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 Asia stepping up biofuel drive to quench oil thirst

31/7/06 (Reuters)  -  SINGAPORE: Southeast Asian countries are racing ahead with plans to put a lid on oil demand by boosting domestic biofuels, a sign that record prices are spurring the substitution that Opec producers fear will lead to oversupply.
The rush to turn crops such as palm oil into transport fuels has picked up as the cost of importing oil has more than tripled since 2002, but only in the past year have Asian countries joined Europe in setting targets for biofuel consumption.
This is also politically easier than measures to rein in growing demand through unpopular retail fuel price hikes, or capital intensive longer-term measures to enhance energy security such as oil stockpiles and regional power grids.
But there are still plenty of constrains that could delay or halt biofuel development, analysts say.
A Thai official said last week that Bangkok hoped to replace over a quarter of its oil demand by 2020 through vehicles using ethanol-blended gasoline or natural gas, while Opec-member Indonesia this month set a target to use 10% biofuels for its more than 1mn barrels of daily consumption by 2010.
“We believe we can do more than that – we are not dreaming,” Indonesia’s energy minister Purnomo Yusgiantoro said. The country is examining the possibility of using biofuel in power plants, Purnomo told Reuters at an industry meet in Laos.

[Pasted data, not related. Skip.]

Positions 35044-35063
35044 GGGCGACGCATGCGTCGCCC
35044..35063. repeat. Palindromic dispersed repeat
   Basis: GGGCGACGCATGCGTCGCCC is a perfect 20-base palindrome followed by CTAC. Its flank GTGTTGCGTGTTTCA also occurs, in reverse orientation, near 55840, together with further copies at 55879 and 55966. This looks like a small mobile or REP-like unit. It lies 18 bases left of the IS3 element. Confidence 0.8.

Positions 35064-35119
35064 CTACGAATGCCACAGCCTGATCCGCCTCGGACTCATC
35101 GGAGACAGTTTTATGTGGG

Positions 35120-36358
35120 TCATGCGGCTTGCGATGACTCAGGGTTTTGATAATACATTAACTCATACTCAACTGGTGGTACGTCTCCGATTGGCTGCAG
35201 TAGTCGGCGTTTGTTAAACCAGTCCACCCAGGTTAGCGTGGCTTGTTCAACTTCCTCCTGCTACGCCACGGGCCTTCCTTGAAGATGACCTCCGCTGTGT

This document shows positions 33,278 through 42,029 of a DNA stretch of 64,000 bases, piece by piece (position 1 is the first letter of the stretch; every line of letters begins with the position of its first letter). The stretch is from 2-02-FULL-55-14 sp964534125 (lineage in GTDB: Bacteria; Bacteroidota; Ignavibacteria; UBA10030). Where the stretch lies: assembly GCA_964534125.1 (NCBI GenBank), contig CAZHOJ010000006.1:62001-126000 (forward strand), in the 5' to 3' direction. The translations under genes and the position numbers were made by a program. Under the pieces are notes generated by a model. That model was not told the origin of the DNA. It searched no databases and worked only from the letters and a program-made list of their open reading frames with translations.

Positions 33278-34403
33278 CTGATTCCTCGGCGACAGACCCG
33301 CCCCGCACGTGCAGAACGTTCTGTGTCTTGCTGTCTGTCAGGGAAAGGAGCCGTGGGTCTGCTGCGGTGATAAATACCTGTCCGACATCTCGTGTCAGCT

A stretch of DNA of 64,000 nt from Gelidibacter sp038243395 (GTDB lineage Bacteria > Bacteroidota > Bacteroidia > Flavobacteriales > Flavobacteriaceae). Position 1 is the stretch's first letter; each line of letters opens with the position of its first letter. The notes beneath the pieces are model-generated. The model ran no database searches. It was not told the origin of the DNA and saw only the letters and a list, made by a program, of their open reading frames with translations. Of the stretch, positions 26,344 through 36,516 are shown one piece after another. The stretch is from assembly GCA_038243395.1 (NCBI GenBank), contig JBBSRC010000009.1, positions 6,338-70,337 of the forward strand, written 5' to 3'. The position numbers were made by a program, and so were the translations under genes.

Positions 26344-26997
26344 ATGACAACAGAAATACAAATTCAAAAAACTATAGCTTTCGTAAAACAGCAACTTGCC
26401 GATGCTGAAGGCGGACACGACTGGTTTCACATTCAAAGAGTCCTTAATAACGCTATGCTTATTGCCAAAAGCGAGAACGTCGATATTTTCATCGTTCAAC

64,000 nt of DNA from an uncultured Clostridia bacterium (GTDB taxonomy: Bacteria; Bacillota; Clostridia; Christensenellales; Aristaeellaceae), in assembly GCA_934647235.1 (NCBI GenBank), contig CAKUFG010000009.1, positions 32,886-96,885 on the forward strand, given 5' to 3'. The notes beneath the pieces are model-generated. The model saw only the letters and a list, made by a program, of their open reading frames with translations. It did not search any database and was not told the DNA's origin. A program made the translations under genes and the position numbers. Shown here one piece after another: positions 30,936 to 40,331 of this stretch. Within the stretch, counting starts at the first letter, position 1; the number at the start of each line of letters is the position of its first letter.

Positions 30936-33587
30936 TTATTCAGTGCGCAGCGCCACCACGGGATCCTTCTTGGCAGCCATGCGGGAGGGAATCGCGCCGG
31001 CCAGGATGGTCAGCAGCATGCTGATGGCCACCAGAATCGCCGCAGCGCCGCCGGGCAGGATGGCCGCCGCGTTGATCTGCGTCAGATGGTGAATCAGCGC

For the plan to work, Indonesia will need to find 6mn hectares (15mn acres) for plantations of cassava, sugarcane, jatropha and palm oil. Indonesia and Malaysia last week pledged to use 40% of their palm oil crops for biofuels.
Malaysia, the world’s top producer of palm oil, is due to start selling a 5% palm oil-diesel blend at domestic pumps in October and new legislation may set out a firm target for nationwide use.
Myanmar hopes to replace all of its 40,000bpd oil import demand if it grows enough of a nut-based biofuel, while the Philippines is pushing ahead with ethanol and coconut plantations for biofuel.
Biofuels are just the kind of oil substitute that Opec fears will erode future demand for its crude, leading to calls for “demand road map” from consumers who want billions of dollars of investment in new capacity.
The volume of oil Thailand hopes to replace - 230,000bpd – is equivalent to production from West African producer Gabon, a former Opec member.
“Next year there’s going to be oversupply,” said Purnomo, pointing to new crude oil fields expected onstream and the impact of oil prices on demand. – Reuters

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